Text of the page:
Morrissey asks Aquino to free Philippine elephant
MANILA, Philippines—Rock icon Morrissey called on Philippine President Benigno Aquino on Thursday, ahead of a Manila concert, to send what the star described as Manila Zoo’s long-suffering elephant into retirement.
The British ex-singer of alternative rock group The Smiths said Mali, 37, deserved a reprieve from a lifetime of confinement.
“I ask that you send Mali to a sanctuary, where she would have room to roam and be able to be among other members of her own species,” Morrissey wrote ahead of his May 13 Manila show.
Aquino’s office received the letter Thursday and is evaluating it, his spokeswoman Abigail Valte told reporters.
Echoing allegations by the animal rights group People for the Ethical Treatment of Animals, Morrissey said Mali had been unable to roam and socialize unlike her cousins in the wild.
“Her life consists of extreme loneliness, boredom and isolation in an area that is a fraction of the size of her natural habitat,” he said, suggesting this could drive her to insanity.
PETA, which Morrissey supports, wants Mali shipped to a US sanctuary for old, sick or needy elephants that have been retired from zoos and circuses.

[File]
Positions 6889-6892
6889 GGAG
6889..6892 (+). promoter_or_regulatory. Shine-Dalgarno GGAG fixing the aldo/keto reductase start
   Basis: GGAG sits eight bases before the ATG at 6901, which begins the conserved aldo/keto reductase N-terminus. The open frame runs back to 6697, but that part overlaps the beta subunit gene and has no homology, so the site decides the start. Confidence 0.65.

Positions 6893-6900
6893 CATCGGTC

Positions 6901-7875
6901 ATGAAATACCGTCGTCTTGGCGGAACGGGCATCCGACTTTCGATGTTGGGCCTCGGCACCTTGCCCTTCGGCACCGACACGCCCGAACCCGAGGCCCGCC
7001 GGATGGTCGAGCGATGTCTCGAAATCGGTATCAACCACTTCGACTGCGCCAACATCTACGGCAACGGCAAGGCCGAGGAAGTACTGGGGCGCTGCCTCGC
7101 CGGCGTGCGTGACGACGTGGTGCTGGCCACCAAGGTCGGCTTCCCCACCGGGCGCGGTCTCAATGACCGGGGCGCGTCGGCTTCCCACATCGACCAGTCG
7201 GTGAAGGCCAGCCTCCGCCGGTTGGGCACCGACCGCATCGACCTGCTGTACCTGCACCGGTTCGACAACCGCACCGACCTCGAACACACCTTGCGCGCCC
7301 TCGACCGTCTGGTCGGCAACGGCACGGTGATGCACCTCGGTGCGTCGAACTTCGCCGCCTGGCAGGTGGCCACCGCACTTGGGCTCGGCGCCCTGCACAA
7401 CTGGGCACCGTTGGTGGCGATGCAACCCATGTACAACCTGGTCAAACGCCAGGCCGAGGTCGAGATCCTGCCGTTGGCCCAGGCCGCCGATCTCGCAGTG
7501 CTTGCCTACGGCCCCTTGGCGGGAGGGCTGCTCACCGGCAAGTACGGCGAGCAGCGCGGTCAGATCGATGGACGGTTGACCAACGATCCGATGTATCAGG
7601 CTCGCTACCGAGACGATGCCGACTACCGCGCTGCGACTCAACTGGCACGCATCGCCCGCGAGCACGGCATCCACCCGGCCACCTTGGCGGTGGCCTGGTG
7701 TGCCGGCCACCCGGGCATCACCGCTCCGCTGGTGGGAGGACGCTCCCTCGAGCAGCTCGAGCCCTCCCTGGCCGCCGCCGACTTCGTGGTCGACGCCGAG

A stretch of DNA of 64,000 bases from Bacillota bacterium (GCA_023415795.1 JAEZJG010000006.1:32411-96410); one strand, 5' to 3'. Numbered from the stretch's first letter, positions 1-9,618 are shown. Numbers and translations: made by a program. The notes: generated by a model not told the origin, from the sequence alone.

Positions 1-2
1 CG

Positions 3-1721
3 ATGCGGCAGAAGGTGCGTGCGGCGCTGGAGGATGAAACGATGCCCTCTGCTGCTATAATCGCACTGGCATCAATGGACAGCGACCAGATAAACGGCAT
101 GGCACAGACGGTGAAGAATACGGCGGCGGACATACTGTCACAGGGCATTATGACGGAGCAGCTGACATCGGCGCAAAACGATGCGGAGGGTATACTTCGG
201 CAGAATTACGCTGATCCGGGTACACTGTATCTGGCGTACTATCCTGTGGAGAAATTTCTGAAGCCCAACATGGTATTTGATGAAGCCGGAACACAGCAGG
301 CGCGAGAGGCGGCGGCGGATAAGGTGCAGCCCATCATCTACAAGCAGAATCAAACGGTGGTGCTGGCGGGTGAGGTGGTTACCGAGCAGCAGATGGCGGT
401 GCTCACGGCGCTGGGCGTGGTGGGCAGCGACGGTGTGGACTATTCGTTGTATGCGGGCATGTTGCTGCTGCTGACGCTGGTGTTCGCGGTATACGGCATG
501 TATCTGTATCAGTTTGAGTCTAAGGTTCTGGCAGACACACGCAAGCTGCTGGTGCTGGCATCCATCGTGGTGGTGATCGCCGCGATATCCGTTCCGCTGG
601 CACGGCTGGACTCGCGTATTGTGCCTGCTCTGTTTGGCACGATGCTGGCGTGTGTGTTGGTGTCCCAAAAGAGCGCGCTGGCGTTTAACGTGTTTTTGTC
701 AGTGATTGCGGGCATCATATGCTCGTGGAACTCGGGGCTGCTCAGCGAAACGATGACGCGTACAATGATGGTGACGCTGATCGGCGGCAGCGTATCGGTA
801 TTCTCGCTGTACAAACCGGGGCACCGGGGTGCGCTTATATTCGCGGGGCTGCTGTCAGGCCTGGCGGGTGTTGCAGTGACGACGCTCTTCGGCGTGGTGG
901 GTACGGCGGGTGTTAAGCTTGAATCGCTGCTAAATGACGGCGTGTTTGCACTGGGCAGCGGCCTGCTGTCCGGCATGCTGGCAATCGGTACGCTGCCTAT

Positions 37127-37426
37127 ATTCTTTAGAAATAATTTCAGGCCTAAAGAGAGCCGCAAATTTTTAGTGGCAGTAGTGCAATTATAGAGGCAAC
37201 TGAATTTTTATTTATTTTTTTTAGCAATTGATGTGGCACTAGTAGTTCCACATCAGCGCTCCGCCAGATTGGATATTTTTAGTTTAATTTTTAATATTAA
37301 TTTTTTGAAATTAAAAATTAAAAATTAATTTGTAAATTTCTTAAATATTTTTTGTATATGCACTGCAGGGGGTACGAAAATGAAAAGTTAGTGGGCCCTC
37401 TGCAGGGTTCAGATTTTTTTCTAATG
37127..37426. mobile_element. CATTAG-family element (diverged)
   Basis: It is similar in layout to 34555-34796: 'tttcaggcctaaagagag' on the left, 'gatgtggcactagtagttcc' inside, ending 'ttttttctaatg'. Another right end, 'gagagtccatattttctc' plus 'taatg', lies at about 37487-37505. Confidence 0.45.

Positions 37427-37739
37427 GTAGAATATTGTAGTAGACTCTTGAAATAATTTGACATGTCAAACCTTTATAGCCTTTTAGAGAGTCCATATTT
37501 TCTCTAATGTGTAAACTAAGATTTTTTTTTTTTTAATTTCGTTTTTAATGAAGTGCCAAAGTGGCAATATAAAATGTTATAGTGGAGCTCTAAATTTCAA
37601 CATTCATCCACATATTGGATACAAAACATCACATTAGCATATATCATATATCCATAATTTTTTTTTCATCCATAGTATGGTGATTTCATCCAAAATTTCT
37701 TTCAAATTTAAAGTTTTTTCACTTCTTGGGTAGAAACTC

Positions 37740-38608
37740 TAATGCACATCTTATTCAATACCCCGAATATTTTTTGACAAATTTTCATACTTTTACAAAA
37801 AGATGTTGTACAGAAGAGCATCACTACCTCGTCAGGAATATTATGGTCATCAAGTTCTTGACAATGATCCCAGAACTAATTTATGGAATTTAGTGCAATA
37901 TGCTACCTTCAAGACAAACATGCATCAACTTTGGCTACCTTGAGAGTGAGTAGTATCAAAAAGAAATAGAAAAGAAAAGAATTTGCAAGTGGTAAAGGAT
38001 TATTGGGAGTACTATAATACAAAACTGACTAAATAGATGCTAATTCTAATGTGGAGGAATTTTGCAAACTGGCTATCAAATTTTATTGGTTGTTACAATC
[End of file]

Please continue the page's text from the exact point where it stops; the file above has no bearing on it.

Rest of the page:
It was not the first time Aquino’s intervention had been sought over conditions at the nearly 53-year-old zoo.
Last year a college student’s blog about apparently mistreated zoo animals provoked an instant Internet global furor and forced Aquino to call on officials to look into their welfare.
Manila Zoo chief veterinarian Donald Manalastas insisted Thursday that contrary to allegations Mali, donated by Sri Lanka in 1980 after its parents were poached, was well and fit.
“We have expanded the enclosure of Mali and increased her food with more nutrients. We have proof and papers of what we feed her. We do not torture her,” Manalastas told AFP.
Subscribe to INQUIRER PLUS to get access to The Philippine Daily Inquirer & other 70+ titles, share up to 5 gadgets, listen to the news, download as early as 4am & share articles on social media. Call 896 6000.